Channel change, sediment transport, and fish habitat in a coastal stream: Effects of an extreme event

Robert Coats, Laurel Collins, Joan Florsheim, Darrell Kaufman

Research output: Contribution to journalArticlepeer-review

17 Scopus citations


A study on sediment transport and channel change was conducted on Zayante Creek and the lower San Lorenzo River in Santa Cruz County, California. A rainstorm with a recurrence interval locally in excess of 150 years occurred during the study year, 1982 WY. Stream surveys indicated that significant aggradation occurred during and after the peak flood. Upper study reaches were substantially recovered after high flows of early April, but the lower study reaches still had significant filling of pools and burial of riffles by sand. Increases in width-depth ratio were minor and localized in upper reaches, but were significant in lower reaches. Large inputs of sand, primarily from landsliding, altered the sediment transport regime. A higher proportion of the bedload is now transported by lower flows than before the January event. Roads and sand quarries contributed significantly to sediment input to the stream. A proposed dam may alter the sediment transport regime of Zayante Creek. Mitigating the effects of this dam on downstream fish habitat may require occasional bankfull discharges.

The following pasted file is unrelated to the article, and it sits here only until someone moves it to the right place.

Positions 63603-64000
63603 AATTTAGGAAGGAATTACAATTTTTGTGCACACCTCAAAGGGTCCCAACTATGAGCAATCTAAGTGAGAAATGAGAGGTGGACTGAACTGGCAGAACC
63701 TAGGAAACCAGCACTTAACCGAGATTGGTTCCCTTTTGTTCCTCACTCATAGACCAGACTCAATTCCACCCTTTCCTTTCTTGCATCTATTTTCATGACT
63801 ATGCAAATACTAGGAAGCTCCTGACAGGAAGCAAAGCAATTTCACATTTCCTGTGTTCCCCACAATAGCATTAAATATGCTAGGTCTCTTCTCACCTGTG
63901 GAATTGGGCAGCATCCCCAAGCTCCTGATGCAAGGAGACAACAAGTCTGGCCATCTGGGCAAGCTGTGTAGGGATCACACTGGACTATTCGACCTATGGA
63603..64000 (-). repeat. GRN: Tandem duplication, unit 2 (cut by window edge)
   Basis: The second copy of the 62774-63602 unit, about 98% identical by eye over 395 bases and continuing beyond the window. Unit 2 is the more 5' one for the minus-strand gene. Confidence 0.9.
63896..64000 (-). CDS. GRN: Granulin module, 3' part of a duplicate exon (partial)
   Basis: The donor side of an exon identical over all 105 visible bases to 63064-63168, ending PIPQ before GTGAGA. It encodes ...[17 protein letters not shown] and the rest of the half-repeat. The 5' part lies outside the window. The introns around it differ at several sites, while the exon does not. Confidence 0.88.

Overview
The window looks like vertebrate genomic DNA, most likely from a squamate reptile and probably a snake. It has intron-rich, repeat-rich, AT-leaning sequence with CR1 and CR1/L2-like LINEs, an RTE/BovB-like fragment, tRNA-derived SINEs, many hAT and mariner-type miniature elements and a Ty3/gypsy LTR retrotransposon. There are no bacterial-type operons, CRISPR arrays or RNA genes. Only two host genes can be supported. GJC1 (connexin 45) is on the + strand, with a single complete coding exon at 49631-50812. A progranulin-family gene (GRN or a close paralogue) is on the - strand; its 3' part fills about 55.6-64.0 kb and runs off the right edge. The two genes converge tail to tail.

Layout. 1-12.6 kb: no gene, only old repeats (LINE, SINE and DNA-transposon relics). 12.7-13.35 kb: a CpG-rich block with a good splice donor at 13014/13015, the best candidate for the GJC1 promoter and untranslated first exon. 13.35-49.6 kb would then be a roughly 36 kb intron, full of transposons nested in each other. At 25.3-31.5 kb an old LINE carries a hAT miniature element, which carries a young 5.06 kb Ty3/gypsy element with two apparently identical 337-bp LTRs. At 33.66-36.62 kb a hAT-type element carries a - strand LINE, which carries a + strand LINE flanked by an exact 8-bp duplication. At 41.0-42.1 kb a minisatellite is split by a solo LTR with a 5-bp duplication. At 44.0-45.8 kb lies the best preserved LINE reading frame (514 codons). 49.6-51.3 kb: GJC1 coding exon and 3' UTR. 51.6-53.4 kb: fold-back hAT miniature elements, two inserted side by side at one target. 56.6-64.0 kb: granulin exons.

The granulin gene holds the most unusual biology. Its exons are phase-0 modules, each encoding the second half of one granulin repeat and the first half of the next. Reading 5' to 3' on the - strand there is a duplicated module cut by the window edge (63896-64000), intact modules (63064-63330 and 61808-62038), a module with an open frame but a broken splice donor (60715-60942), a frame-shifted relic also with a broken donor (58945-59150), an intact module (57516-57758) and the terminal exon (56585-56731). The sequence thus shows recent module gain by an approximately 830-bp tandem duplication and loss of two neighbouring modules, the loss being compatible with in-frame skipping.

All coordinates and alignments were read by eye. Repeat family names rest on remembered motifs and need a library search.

Original languageEnglish (US)
Pages (from-to)35-48
Number of pages14
JournalEnvironmental Management
Issue number1
StatePublished - Jan 1985


  • Channel change
  • Fish habitat
  • Flood effects
  • Geomorphic effectiveness
  • Sediment transport

ASJC Scopus subject areas

  • Global and Planetary Change
  • Ecology
  • Pollution


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